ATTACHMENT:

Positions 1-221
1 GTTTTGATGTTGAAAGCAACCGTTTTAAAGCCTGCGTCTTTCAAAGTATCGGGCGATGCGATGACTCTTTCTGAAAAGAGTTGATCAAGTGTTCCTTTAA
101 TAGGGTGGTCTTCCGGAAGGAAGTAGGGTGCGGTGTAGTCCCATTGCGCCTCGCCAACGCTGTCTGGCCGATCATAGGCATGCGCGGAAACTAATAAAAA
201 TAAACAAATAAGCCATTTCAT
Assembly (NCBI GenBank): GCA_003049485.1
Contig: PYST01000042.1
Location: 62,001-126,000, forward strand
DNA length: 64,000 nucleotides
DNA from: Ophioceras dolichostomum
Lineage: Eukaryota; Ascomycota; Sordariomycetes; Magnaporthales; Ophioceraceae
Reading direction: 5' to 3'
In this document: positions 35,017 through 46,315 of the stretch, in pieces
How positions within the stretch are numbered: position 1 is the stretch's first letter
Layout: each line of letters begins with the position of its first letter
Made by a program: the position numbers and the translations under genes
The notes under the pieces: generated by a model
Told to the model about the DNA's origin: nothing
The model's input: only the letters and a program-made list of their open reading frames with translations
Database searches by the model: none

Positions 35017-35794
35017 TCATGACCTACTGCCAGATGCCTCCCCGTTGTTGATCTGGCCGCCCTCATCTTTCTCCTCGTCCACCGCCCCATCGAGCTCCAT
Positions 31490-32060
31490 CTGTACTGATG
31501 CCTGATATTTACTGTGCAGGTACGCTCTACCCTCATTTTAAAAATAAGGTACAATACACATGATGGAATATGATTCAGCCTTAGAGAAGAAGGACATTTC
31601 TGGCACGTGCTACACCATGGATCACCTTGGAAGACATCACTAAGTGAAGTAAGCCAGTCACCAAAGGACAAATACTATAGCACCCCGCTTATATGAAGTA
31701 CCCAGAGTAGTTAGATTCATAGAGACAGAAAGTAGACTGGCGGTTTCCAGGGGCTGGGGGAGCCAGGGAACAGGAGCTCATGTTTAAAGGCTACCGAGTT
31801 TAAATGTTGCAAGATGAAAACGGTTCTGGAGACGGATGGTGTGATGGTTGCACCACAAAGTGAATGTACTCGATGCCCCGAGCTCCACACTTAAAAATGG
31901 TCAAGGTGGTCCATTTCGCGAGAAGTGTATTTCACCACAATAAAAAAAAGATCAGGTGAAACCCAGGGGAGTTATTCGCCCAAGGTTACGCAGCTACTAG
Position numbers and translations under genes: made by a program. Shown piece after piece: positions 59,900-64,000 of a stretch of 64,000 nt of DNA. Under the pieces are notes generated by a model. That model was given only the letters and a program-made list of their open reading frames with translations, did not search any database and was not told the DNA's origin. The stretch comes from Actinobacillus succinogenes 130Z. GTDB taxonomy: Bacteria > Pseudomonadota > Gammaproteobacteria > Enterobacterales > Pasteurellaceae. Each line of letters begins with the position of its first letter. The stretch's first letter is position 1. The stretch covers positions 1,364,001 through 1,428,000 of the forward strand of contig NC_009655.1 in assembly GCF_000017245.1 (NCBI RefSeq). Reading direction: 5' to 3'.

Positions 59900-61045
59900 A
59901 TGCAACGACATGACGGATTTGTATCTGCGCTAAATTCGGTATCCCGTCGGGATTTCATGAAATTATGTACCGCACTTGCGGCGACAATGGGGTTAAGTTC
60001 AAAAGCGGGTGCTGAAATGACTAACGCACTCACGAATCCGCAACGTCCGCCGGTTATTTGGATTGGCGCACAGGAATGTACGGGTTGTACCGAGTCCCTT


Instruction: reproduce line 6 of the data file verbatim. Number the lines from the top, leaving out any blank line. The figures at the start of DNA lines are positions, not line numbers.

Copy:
Contig: PYST01000042.1